Now, she ends up with the Rebel Alliance so that she can be this movie’s “feminist protagonist” in helping steal the plans to the Death Star, and also to see her father again. You know how it all goes from here.
The problem I had with this movie is not just in how we already know how it will end before it even begins, but in the excessive use of characters with so little humanity I cannot connect with a single one of them.
Think of it this way: you remember how in The Force Awakens we saw a detailed introduction to Rey that showed us what her day-to-day life on Jakku was like? Remember the clear backstory given to Finn and how that motivated his actions? Here, none of the new characters have any of that. Jyn’s not motivated enough to fight for what she has lost, as we never know what her relationship with her father was ever like. Then she starts to cry over this inner pain, and let me tell you: Felicity Jones (Like Crazy, The Theory of Everything) is not skilled in making crocodile tears. Her story just moves by too quickly to balance a feel of hope with letting us feel for her.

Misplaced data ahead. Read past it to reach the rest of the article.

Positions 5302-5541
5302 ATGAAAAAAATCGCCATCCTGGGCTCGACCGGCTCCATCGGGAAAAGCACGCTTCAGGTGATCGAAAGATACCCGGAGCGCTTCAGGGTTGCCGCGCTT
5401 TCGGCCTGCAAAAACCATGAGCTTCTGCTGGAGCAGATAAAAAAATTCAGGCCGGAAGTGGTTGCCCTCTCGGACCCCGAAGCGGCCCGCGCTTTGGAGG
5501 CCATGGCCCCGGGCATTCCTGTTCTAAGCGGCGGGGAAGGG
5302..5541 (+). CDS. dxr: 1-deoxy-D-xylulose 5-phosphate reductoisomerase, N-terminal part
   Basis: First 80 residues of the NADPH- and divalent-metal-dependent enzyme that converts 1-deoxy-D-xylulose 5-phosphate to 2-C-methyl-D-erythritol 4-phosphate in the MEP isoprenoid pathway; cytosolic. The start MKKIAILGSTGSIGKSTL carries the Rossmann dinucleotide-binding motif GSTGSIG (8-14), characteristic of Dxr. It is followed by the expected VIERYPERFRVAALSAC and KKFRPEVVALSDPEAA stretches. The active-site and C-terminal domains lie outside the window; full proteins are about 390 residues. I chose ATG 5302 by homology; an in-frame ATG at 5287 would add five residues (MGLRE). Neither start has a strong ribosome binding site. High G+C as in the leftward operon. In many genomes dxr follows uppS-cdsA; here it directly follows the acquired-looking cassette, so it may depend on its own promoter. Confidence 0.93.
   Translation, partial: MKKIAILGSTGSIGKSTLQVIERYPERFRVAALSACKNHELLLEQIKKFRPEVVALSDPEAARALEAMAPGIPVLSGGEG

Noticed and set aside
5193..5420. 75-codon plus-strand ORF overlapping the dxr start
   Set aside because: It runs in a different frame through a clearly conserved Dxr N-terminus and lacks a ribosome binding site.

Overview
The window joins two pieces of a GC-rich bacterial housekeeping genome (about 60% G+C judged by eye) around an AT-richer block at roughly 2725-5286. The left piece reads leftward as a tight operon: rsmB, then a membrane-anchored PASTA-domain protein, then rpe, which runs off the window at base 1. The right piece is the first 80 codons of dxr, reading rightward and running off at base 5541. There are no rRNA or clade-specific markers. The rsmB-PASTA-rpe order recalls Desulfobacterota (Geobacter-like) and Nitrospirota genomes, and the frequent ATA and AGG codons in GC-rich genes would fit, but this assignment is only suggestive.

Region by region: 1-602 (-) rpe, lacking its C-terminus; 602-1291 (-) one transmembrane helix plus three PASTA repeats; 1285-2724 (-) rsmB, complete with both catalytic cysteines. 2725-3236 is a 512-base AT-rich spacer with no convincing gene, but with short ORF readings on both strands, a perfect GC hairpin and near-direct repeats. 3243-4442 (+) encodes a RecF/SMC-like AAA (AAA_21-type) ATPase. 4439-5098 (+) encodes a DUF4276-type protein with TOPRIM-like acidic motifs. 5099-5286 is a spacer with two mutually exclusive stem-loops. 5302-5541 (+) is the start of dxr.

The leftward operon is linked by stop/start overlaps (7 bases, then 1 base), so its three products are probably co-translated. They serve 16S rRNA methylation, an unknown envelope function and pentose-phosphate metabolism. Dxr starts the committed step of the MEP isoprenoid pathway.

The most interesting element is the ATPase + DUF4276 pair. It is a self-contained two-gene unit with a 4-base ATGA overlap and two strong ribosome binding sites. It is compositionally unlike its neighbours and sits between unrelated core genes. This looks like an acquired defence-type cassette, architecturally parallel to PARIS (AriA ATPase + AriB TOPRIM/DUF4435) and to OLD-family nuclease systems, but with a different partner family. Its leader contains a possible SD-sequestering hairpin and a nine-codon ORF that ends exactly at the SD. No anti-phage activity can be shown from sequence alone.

Everyone else around her is just a plot device. While Forest Whitaker’s (The Butler, The Last King of Scotland) new cyborg character has a sympathetic redemption story screaming to get out, the poor performance of the man behind the mask just doesn’t land. Then there’s the cameos of characters from the original trilogy. Remember how the appearances of older characters in The Force Awakens actually advanced the emotional story and improved your appreciation of the originals? This does none of that. Darth Vader does appear as epic as ever, but he just comes to explain the plot, and leaves, only to make one more brief appearance. There are a couple of others from the originals who appear, but none of them are very satisfying or necessary. Although there was one cameo that just blew my mind, making me go, “Whoa! How did the visual effects crew make that possible?!”